Today when the subject of education and schools occurs, we think immediately of the larger offerings in the town – The Regis, Felpham Community College and the range of infant and junior schools. But I suspect you are unaware of the wide range of styles and number of schools that have existed in our town over the years.
Perhaps the first school opened was in the 1820s by Mrs Susan Smith, wife of Thomas Smith owner of Bested Lodge (today Hotham Park House). It was situated in The Laurels off Church Path behind Hotham Park.
Here she was to educate 24 poor girls and they were to learn to read and write in additional to the necessary housewifery skills of the day.
The town in the past had a number of schools that were for a specific purpose, for example The Halt Whistle College was in existence from 1922 to c1950 and was situated on the corner of Campbell Road and the High Street.
There were only 25 to 30 girls trained here in this Secretarial College teaching shorthand and typing. There were regular updates in the local press of the external examination results for the girls.
Along Victoria Drive there was a Royal Naval Academy which was established primarily to prepare young boys for examinations and scholarships for life in the Royal Navy. One of their advertisements advised prospective parents that the buildings are well equipped with a “gymnasium, library, carpenter’s shop, cubicle dormitories in addition to the cricket and football pitches within their 6 acres”.
Holyrood School also prepared young people both for the Navy and Public Schools. Their adverts include such attractions as kitchen and flower gardens, miniature rifle range. In addition they promoted that they would make arrangements for the holidays for boys whose parents were abroad.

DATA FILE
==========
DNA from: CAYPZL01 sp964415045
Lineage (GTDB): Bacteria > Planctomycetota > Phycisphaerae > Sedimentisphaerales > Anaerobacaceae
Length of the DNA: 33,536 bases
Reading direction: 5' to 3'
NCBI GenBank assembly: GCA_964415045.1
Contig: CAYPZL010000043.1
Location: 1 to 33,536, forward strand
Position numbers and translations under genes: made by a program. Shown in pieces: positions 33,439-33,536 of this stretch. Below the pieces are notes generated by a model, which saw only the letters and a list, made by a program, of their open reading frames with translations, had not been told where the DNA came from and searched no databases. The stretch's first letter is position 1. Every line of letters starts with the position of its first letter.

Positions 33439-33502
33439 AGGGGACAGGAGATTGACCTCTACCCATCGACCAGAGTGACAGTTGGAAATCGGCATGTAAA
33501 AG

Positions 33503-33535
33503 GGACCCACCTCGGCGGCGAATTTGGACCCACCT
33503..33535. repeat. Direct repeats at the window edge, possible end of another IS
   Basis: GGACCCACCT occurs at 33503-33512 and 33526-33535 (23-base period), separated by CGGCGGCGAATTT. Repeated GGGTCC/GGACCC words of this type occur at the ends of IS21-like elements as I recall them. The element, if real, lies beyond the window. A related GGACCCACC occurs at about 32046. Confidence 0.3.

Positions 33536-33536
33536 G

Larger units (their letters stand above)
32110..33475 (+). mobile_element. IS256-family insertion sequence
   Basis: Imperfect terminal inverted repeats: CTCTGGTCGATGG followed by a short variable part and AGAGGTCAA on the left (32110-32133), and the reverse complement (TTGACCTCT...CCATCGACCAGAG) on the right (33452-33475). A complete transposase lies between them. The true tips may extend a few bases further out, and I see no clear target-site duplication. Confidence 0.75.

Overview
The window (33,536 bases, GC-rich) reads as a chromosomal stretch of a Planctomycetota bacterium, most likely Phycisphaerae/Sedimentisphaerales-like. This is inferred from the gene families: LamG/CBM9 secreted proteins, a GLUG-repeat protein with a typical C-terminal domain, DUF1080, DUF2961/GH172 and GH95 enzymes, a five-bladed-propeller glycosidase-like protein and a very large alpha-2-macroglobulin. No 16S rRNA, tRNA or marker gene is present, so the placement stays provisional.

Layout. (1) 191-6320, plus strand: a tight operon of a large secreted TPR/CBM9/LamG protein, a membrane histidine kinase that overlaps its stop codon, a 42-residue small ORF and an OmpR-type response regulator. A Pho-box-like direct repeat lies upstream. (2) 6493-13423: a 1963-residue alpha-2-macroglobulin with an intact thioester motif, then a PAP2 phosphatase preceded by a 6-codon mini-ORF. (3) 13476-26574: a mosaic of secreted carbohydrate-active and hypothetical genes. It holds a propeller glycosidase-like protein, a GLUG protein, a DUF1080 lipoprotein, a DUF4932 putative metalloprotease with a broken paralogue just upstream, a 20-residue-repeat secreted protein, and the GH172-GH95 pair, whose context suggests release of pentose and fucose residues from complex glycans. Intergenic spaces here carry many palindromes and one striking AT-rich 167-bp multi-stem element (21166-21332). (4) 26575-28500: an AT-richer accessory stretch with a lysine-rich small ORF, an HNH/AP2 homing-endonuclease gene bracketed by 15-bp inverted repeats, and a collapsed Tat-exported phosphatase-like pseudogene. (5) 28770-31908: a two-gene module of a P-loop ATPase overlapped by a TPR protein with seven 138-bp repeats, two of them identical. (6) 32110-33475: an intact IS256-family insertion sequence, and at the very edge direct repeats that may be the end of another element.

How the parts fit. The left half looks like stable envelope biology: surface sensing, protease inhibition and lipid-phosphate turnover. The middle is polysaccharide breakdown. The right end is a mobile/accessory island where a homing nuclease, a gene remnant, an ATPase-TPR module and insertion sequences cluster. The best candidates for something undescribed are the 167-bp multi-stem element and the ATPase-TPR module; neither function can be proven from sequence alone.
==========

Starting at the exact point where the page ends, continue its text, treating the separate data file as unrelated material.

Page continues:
These are quite different skills to those advertised today to entice parents to send their children.
It was once recorded that there were almost 75 schools within an area bounded by Victoria Drive, Upper Bognor Road and the Esplanade – hard to image today.
The population of the area was 13,300 in 1921 rising to 16,000 by 1931, making the number of schools quite incredible.
But it was suggested there were many reasons, such as climate in addition to parents wishing their children to succeed in various trades and skills.
Also we should remember that parents who were involved with the services were very often abroad for one or two years at a time.
However what we should look at is that some of these quite well advertised schools had pupil numbers ranging from 10 in Dame schools to maybe 50 in more specific schools
Courtfield School in Victoria Drive catered for girls’ education and was operational from 1908 to the 1940s before it moved to Monmouthshire during the Second World War.
Buildings now occupied by Chichester University were individual schools in their own right, Middleton Lodge, Northcliffe House School.
I would welcome any stories about schools in the town, especially these smaller specialised schools.
I will return to this subject in the coming months.
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